Opening Day: Cincinnati’s Holiday
Opening Day for the Cincinnati Reds means so much more to this city than, pretty much, any other day.
No one does Opening Day like Cincinnati.
As an adult Opening Day is the only day I get to act like a kid again. No matter how good or bad the team is going to be, Opening Day in Cincinnati is always treated the same by the fan base. The one day of every year everyone who lives in the city has there minds on one thing…Cincinnati Reds baseball.
This year in particular is marked with serious celebration. The Cincinnati Reds are celebrating their 150th season since their beginnings in 1869 playing at the Union Ground close to Union Terminal. The annual holiday is also marked by the biggest yearly parade the town has to offer in the Findlay Markey Parade. The parade itself is celebrating it’s 100th anniversary this season. For a kid this is one of the coolest things you can witness as a Reds fan. All kinds of local high schools, kids baseball teams, local celebrities, local charities, veterans, former and even current Reds players participate.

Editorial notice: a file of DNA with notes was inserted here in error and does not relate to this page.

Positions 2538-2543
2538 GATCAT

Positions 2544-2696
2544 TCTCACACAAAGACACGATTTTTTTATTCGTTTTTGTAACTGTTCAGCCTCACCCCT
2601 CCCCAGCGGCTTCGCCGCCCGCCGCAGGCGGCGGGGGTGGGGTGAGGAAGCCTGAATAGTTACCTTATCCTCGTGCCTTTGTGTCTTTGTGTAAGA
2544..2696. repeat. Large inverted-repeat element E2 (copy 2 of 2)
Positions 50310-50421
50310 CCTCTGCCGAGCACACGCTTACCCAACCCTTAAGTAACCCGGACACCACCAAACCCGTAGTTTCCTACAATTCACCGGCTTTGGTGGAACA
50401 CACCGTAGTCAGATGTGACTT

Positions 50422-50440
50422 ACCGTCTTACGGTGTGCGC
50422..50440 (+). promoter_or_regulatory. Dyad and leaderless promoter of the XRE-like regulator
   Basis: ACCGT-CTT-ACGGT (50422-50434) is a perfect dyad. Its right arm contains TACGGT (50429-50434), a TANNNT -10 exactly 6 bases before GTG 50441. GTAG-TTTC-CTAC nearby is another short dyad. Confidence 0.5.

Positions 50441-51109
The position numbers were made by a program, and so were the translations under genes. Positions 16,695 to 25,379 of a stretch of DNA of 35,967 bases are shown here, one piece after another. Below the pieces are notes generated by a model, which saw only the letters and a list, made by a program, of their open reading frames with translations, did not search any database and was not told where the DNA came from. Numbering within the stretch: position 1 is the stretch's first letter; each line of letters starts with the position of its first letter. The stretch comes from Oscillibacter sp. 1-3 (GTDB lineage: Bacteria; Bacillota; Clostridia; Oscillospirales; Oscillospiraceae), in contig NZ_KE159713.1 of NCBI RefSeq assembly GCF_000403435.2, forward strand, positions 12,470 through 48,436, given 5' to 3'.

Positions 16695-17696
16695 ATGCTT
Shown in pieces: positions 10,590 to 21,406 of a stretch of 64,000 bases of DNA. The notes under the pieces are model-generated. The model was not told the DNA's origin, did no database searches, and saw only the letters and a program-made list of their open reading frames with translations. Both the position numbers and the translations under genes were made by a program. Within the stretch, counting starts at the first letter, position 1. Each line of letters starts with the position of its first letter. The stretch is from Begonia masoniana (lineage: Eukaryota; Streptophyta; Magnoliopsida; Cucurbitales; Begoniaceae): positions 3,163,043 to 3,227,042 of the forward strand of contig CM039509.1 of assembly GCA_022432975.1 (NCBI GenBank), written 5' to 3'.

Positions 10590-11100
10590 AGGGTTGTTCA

Thanks to the lovely development of the riverbank area we are now able to take place in the most exciting party of the year. The Reds Opening Day Block Party at the Banks is THE event for Reds fan. Which, if you’re a baseball fan, is a guarenteed blast. Even better, the party raises a huge amount of money for the Reds Community Fund. There you can find all your local favorite foods (Skyline, LaRosa’s) lining the Banks with the cheapest alcohol you can find all season that close to the stadium. Live music and plenty of giveaways are passed out among the crowd. If mingling in the streets isn’t your fancy there are plenty of overly crowded restaurants where you can hang out. Most of them provide an exciting atmosphere during the game just like any other packed Reds game.